Tuesday, September 28, 2010

And You Thought Math was Hard

I think it is high time that youth pastors and others who are spiritual mentors to teens begin showing students the full range of complexity in Scripture. Help them engage with that. Don’t tell them the Bible is simple and if they just read for five minutes a day their lives will get better. That’s a lie. Tell them the Bible is hard. It’s difficult to understand if you don’t study it. It is confounding sometimes. But it’s also worth reading because it’s the story of God and humans and how we interact and clash with God and each other.

[...] Wrestling with the Bible in all its authentic glory is difficult for us just like it’s difficult for students. We want to be able to give them a neat package of faith that they can put under their bed and live with. It’s not only what we want, it’s what their parents want and it’s what our pastors want.
Calvin at The Floppy Hat

Edit: Added the second part of the quote - the best part!

Friday, September 24, 2010

Just as I Suspected

Turns out that objects separated by a few centimeters in elevation experience time dilation, just as Einstein predicted. What this means of course, is that we taller people think faster than those who are height, and apparently intellectually, challenged. If it is any consolation to the rest of you, being closer to the ground means you'll live longer.

Thursday, September 23, 2010

Iluvator Shrugged?

There are two novels that can change a bookish fourteen-year old's life: The Lord of the Rings and Atlas Shrugged. One is a childish fantasy that often engenders a lifelong obsession with its unbelievable heroes, leading to an emotionally stunted, socially crippled adulthood, unable to deal with the real world. The other, of course, involves orcs.
John Rogers - Kung Fu Monkey

ht:Paul Krugman

Tuesday, September 21, 2010

The Quantum of Moolah

[...] when you hear about quantum mechanics and consciousness, you should assume the author is a crackpot unless proven otherwise. Moreover, assume that they want your money. ...
Lawrence Krauss, interview with

Tuesday, September 14, 2010

Reasons to Believe

Up until this point I have found that precious few of reasons people seem to have for believing in God have attracted my respect: (1) a personal, internal experience and (2) the apparent design of the universe. It is easy to see the former as pretty persuasive to the experiencer and yet it is nearly powerless in convincing others. I have some sympathy for those who see a creative hand in the workings of the universe but science offers an answer to almost every question that God supposedly answers about what we see. He is all but reduced to hiding in the gap before the Big Bang.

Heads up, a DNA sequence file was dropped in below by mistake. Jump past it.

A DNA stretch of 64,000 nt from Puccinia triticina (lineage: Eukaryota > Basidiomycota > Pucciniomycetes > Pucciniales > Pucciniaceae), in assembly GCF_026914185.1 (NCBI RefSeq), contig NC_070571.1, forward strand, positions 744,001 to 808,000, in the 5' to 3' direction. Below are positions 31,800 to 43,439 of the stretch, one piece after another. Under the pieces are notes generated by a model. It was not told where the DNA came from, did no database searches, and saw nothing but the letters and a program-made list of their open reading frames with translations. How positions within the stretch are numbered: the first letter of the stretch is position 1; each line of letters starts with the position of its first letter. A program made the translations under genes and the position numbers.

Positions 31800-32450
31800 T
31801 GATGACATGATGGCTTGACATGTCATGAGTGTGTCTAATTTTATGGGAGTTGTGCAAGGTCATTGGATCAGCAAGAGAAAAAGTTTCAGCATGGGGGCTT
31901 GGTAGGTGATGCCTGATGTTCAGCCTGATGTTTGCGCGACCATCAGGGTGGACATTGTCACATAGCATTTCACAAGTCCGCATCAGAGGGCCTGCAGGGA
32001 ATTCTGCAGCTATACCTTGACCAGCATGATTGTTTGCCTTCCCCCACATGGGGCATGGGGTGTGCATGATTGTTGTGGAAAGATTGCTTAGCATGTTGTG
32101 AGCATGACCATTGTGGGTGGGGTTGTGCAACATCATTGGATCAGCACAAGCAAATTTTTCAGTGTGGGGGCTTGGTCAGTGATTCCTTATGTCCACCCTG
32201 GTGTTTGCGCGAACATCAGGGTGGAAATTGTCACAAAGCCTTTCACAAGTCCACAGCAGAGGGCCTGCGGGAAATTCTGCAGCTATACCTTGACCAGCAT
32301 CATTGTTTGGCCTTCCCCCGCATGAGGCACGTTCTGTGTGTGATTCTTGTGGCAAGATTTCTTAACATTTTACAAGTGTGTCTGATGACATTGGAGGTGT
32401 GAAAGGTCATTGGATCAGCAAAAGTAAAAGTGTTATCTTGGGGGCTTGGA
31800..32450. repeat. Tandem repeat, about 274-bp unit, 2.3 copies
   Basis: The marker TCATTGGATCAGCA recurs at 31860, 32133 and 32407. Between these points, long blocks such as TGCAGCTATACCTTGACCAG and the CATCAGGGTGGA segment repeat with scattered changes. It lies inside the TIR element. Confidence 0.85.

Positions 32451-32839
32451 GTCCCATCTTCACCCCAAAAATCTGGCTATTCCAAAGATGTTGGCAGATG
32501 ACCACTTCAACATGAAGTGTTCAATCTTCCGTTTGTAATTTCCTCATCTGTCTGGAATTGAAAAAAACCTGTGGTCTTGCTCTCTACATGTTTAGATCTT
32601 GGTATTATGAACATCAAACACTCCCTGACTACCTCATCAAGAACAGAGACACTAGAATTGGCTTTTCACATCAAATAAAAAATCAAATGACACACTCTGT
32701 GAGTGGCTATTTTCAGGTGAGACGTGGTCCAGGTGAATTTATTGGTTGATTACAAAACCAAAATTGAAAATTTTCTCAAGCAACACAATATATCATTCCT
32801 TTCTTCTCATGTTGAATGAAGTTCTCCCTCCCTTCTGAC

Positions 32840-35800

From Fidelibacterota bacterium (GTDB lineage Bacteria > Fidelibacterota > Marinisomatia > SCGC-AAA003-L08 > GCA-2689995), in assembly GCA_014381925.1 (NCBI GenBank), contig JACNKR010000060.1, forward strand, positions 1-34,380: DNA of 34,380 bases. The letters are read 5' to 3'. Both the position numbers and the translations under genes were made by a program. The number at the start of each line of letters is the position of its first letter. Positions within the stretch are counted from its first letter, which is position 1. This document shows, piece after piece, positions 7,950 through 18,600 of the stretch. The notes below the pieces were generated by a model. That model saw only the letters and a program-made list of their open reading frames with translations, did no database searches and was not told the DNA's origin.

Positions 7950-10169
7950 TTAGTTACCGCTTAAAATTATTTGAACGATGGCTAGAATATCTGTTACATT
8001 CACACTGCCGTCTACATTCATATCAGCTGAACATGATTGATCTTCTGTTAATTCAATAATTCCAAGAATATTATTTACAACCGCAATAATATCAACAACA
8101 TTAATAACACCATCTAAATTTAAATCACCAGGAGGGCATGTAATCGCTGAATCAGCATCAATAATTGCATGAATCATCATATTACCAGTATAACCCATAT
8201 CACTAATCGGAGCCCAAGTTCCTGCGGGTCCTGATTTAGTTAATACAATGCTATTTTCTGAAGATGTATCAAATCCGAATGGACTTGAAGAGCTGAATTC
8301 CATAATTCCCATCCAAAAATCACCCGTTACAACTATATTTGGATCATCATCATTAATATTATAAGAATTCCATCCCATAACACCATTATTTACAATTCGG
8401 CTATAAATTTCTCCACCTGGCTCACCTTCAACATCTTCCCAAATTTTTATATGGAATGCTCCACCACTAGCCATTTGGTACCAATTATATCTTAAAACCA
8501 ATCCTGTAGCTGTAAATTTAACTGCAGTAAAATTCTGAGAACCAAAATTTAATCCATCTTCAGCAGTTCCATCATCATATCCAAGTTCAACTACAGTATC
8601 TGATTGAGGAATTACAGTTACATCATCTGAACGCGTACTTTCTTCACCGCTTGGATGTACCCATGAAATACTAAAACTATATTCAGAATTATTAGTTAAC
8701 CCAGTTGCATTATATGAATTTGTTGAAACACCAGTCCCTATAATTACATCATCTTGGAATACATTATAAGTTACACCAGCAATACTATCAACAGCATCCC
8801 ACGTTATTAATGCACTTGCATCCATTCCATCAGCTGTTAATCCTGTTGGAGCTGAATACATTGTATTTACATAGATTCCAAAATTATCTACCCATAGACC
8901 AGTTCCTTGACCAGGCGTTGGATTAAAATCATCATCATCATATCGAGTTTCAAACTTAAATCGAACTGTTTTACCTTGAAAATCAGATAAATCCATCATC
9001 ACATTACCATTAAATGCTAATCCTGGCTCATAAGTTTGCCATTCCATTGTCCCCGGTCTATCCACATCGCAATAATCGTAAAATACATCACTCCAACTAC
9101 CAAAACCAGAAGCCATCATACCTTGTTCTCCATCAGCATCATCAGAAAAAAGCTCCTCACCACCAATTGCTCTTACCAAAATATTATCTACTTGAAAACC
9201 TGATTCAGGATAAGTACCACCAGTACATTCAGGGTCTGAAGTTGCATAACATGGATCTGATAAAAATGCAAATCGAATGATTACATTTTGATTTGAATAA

Now, I have developed a sympathy for another impulse that leads many to Faith: alienation. If you do not feel like the world you are forced to move through is not your real home, you are fortunate. If you did not feel this way as a teenager, you were on some heavy meds! We all feel this way to some degree at some time. How simple to conclude that our feelings are actually instincts pointing to the unseen truth, that there is another place, another person whose discovery will complete us and stop these feelings forever. Heck, Disney made this movie at least half a dozen times: Sword in the Stone, Little Mermaid, Hercules, Aladdin, ... Expose this temptation to religious indoctrination and proselytizing and that one true home becomes a heavenly one, that missing father becomes the father of all creation.

I would rank this particular faith-producing influence on the same level as the creationist impulse - compelling in the absence of a critical or skeptical outlook and yet not so difficult to root out as John Wesley's "heart strangely warmed."

I imagine that as I get older, mellower and (hopefully) wiser I will add to this list, acknowlege and accept the range of experiences that lead people to do the (sometimes squirrelly) things that they do. And, yes, the current post was triggered by my own experience of alienation although in this case at odds with the church (don't get me started on "Purity" lock-ins). I can only hope that I will not be so close-minded that only my own discomfort can ever lead me to accept the validity of the experiences of others. [Can we count that as an atheist prayer? ;)]

Tuesday, September 7, 2010

Maybe you have to be British

I just finished Remains of the Day and frankly, I don't get it. This thing won the Booker prize? This is one of the "Books you can't live without"? I'll admit that it was clever and the author very skillfully plotted the story so that the protagonist became aware of his own past only gradually. That said, I never identified with the main character. By the time the lights go on I don;t have enough investment in Stevens to weather the ending. So the whole thing just went kind of "plop" for me.

Not impressed

I think I am the only one in the country who did not like Toy Story 3. To me the whole plot was a remake of the second one - Woody is separated, a Buzz Lightyear acts like he doesn't know any of the Gang and the villain is a toy who is convinced that children only destroy toys. None of the personal struggle or growth that we got from the first two movies is seen. Instead we get Mission Impossible.

Now, the end was quite remarkable but unfortunately it came as a jar after the previous 90 odd minutes.